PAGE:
From at least the time of Ptolemy in the 2nd century AD, man believed that the
Earth was at the center of the universe. In the 15th century, Copernicus brought
us closer to the truth, moving the Sun to the center of the universe.
Galileo, Kepler and others helped to move us from our geocentric view of the universe, but even in the 21st century, science still expresses the planetary relationships of solar system using the "Astronomical Unit," the distance of the Earth from the Sun.
Other than the fact that we inhabit the Earth, is there any logical reason to base these relationships on the third planet of the system? Are we still geocentric, and backwards, in our thinking?
Take a new look at the solar system and see the incredible relationships that result when Mercury, the first planet, is used as the base measure for the other planets.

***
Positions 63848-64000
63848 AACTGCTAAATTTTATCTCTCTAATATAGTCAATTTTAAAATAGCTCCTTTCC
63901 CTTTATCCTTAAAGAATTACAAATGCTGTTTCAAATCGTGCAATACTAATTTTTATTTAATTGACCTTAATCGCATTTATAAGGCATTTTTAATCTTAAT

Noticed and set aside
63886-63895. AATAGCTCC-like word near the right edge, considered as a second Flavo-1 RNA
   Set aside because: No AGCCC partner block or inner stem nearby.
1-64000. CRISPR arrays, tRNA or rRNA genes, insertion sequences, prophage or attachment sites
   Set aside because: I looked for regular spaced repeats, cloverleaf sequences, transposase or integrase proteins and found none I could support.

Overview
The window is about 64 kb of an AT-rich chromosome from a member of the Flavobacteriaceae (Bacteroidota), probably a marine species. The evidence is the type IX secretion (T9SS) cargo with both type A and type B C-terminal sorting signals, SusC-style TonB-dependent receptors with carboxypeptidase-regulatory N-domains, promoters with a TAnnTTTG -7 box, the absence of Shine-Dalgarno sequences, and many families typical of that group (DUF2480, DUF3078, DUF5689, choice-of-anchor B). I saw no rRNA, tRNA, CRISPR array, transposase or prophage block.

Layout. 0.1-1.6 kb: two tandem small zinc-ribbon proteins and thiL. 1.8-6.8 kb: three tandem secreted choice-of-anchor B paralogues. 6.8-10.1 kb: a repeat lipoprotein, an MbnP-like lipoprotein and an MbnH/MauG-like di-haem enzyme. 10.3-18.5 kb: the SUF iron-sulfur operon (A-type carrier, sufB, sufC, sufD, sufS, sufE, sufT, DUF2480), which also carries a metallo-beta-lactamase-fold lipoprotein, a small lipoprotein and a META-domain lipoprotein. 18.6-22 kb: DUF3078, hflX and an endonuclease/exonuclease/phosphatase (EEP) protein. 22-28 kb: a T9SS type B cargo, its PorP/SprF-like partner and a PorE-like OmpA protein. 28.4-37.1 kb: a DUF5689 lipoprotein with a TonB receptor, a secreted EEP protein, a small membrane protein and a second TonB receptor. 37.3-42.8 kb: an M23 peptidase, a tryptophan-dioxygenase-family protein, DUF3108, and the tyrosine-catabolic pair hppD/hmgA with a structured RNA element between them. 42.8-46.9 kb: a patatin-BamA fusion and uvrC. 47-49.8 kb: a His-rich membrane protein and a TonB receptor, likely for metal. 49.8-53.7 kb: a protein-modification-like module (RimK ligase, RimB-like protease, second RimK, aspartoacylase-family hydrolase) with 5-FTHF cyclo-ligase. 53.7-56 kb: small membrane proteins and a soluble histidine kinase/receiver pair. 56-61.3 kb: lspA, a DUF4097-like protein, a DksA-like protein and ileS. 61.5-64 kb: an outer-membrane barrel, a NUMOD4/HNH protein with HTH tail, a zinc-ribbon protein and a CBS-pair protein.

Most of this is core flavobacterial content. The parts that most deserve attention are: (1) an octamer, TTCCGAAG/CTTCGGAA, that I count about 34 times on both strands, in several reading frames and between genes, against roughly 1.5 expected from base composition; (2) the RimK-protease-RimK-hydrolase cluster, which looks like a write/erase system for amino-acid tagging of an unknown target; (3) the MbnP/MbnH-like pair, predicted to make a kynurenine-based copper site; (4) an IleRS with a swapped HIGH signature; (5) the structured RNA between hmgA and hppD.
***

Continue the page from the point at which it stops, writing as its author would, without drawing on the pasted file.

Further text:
Intriguing mathematical relationships appear based on the orbital distances of the planets:
( Earth ⁴ / Venus ³ ) + ( Venus ³ / Earth ⁴ ) = 7
( Mars ⁴ / Earth ³ ) + ( Earth ³ / Mars ⁴ ) = 14These result from simple, yet elegant, geometries that define the distances of planetary orbits:
These geometries are simplified versions of the original Solar Geomety drawings by Alan Bennett that reveal more intricate interrelationships yet between the planets:
This was all unveiled in visions that came to a commercial sailor, after a mysterious experience one night at sea. Expore the Solar Geometries of Alan Bennett, and gain a new understanding of the solar system.